Iomega makes money again (ish)

But revenue is down, and job cuts are coming, warns CEO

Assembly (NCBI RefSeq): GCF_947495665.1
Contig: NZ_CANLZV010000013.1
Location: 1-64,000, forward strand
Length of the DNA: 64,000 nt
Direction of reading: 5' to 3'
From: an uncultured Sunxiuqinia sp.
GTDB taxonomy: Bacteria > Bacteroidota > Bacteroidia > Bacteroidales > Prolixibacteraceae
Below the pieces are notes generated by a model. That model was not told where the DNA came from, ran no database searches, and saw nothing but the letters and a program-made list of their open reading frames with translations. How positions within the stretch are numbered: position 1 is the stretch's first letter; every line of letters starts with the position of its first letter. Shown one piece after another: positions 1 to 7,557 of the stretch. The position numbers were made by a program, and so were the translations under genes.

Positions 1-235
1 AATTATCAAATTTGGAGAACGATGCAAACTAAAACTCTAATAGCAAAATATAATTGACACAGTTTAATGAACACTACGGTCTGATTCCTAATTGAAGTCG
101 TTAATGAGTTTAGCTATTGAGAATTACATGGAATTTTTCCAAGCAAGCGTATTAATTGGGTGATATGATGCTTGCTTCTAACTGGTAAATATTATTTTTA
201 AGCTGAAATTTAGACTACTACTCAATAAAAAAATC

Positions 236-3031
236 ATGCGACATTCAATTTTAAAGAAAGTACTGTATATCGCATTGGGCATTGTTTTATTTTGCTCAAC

Iomega struggled hard to post a profit for its first quarter results, reported yesterday, but it managed it -- just. CEO Jodie Glore also warned that staff cuts at the company were on the cards to take place during the next three months. The storage specialist made $569,000 on revenues of just $386 million. For the same period last year, it lost $18.6 million on revenues of $408 million. Gross margins were down from 25.1 per cent to 24.3 per cent, the company said. Iomega's Zip drive and media continued to sell well, increasing 44 per cent and 39 per cent to 2.6 million and 16 million units, respectively. However, shipments of its non-commodity Jaz drive and media fell 46 per cent and 32 per cent, top 118,000 and 422,000 units respectively. The simple fact is, hardly anyone is buying the products that make the most money for the company. The situation Iomega finds itself in not unlike that faced by its former arch-rival SyQuest. SyQuest rested on the laurels of a couple of good-selling products and failed to keep up the demands of the removable storage market. That hit its sales hard, and despite attempts to streamline the company for survival, it effectively died late last year. Iomega could go the same way -- ironic, since the company's success was founded on offering the innovative products SyQuest had neglected to come up with. Iomega, at least, spotted the problem and the recently-appointed Glore is working to solve it. His solution has seen the launch of the long-awaited upgrade to the 100MB Zip, taking the format to 250MB. Sales began in Q1, but not quickly enough to counter the fall in Jaz sales. Still, the technology has had some design wins, most notably Dell, which is now building 250MB Zip drives into certain systems. Iomega's much delayed Clik! format, aimed at digital cameras and other consumer electronics products, has won plenty of supporters too. But it's questioable whether the technology, arguably a couple of years out of date, can make much impact in the face of products like Sony's Memory Stick (see related story). Glore's revival plan includes further cost-cutting measures -- he stripped $15 million off of the company's operating expenses last quarter -- the consolidation of facilities and redundancies, though it was not revealed how many jobs will be lost. Second quarter figures, however, are likely to match the latest results, he warned. ®

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